How important is it that your children go to an elite university which will equip them for jobs at top financial services and accounting firms? For some parents, it's so important that they're willing to spend tens of thousands, even millions of dollars to make it happen.
The recipient of all this parental angst money is Steven Ma, an ex-hedge fund analyst who runs a coaching company. Ma uses his expertise in writing algorithms to calculate the likelihood that teenage mediocrities can - with his help - get into big name universities. Bloomberg reports that Ma's company, ThinkTank Learning, is assisting failed students at British boarding schools to get into prestigious universities and that some of his ex-clients are now working at the likes of Goldman Sachs and Deloitte. Ma's fees can range from £12k ($20k) to £670k ($1.1m), with payment correlated to the prestige of the university his charges get into. Compared to the sorry state of hedge fund pay, Ma is doing very well for himself. Who said getting into elite universities was meritocratic?
Separately, an ex-UBS and Goldman Sachs banker has pinpointed why you don't want to work for a global macro hedge fund any more. Neil Azous says assets under management have become concentrated in a few enormous global macro funds which, "fetishize loss avoidance over all other factors in trade selection and risk management." The, "cult of loss avoidance is becoming counterproductive," Azous adds.- Nowadays, no one has any strong convictions and all positions are heavily hedged. This wasn't how it used to be. George Soros didn't have a hedge when he bet against the pound, says Azous: Soros truly believed in his strategy. Read the full rant here.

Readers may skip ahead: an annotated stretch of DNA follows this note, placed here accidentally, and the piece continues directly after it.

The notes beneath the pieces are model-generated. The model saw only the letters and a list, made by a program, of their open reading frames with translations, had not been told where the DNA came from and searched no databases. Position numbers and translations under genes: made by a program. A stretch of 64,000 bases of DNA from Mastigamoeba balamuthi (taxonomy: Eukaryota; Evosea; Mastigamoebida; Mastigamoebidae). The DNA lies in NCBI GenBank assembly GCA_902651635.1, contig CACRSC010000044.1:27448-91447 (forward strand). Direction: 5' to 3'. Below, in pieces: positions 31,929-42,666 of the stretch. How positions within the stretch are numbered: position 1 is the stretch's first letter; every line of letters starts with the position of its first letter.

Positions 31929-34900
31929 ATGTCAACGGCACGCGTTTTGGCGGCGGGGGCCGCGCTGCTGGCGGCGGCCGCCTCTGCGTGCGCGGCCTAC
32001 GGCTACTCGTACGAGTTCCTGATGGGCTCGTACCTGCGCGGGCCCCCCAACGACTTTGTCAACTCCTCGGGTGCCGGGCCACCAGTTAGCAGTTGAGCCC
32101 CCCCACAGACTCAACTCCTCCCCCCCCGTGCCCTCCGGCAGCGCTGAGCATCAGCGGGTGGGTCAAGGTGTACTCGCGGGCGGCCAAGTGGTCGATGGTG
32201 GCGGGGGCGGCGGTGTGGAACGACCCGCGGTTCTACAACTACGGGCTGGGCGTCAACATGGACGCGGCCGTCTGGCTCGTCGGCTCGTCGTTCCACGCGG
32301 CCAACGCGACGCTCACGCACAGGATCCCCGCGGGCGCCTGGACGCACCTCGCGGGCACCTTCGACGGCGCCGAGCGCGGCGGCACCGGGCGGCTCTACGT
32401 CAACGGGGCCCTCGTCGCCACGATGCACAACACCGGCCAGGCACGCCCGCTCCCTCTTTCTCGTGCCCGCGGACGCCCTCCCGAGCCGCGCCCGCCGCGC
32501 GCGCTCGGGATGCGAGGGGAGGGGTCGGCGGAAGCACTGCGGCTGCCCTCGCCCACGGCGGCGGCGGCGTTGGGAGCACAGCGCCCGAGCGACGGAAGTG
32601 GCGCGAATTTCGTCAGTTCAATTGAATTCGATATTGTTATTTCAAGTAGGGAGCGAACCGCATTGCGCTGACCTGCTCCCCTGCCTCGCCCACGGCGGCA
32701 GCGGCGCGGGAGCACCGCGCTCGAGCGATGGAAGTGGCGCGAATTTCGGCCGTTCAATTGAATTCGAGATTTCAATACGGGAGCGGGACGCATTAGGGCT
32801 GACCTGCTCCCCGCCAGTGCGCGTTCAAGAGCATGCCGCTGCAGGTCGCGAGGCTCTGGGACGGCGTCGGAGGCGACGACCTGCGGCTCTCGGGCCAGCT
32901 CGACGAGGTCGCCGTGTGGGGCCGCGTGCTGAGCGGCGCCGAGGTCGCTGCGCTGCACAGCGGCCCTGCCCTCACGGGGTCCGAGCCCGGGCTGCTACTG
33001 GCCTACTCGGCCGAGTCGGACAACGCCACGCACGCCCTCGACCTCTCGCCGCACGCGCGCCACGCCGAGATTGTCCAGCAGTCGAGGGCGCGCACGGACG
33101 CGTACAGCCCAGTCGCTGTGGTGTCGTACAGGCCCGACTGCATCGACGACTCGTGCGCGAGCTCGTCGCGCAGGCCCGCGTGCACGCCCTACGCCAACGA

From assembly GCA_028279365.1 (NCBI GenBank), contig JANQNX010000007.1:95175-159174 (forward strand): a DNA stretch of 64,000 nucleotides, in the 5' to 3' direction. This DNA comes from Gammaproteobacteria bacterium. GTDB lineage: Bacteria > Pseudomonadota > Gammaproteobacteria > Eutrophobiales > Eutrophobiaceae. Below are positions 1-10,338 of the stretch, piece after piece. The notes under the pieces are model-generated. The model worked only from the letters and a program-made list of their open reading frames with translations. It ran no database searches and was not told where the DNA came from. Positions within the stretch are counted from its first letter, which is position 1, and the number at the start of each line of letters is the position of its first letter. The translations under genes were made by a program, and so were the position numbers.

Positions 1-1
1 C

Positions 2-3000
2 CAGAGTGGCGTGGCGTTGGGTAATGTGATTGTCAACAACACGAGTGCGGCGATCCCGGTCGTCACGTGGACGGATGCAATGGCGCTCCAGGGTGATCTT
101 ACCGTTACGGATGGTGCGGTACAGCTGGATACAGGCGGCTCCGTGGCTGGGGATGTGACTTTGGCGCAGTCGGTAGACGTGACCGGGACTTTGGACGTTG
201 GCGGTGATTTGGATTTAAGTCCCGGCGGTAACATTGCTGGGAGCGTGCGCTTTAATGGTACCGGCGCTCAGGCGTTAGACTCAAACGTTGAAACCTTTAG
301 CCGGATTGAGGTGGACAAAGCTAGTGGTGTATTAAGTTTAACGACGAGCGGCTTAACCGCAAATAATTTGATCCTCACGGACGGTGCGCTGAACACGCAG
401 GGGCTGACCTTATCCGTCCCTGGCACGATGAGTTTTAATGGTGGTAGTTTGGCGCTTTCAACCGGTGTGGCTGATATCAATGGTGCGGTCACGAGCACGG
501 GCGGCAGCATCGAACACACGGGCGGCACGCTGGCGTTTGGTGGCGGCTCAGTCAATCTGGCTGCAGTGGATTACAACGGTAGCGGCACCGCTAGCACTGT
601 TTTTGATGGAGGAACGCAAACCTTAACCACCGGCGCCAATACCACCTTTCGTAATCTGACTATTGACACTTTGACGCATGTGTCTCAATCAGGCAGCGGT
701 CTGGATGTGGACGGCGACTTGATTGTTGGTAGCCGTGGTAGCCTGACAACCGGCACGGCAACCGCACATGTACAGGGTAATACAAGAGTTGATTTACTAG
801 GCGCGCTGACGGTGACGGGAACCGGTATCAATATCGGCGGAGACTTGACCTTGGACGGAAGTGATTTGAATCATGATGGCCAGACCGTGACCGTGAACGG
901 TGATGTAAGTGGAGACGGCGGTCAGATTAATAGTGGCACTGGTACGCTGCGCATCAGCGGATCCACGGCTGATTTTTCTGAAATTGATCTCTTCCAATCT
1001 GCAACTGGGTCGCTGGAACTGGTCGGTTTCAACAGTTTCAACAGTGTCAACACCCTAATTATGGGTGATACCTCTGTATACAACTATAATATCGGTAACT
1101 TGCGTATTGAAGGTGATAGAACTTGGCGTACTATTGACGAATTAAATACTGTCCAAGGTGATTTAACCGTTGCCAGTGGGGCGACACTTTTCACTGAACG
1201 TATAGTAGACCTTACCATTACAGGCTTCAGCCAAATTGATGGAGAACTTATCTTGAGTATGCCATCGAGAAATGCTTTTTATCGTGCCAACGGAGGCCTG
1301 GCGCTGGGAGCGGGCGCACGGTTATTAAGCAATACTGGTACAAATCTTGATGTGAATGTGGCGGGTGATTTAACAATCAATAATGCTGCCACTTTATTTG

European securitization jobs are about to make a comeback. It's all thanks to Mario Draghi. (Financial Times)
Now that it's owned by Stifel Financial, KBW is expanding its equity research team. It just hired George Karamanos, a banking analyst from Redburn. (Financial News)
20 people will be losing their jobs in London as DMC Partners, a private equity fund set up by Goldman bankers to invest in Russia and Eastern Europe, is being closed down. (Financial Times)
Credit Suisse is merging its private banking operations in Eastern Europe, the Middle East and Africa with its private banking operations in Western Europe. Someone has already lost their job. (Bloomberg)
What will really happen to your pay at a start-up. (Facebook)
Brian Chapman, 55, a management consultant at KPMG, was sacked from his £104k job after wrongfully claiming £45k in expenses. "Admin is not my strong suit," he explained. (Court News)
After 110 days in prison, Jerome Kerviel has been released to live a 'completely normal life' - except that he has an ankle tag and has to be at home between 8.30pm and 7am on weekdays. (Telegraph)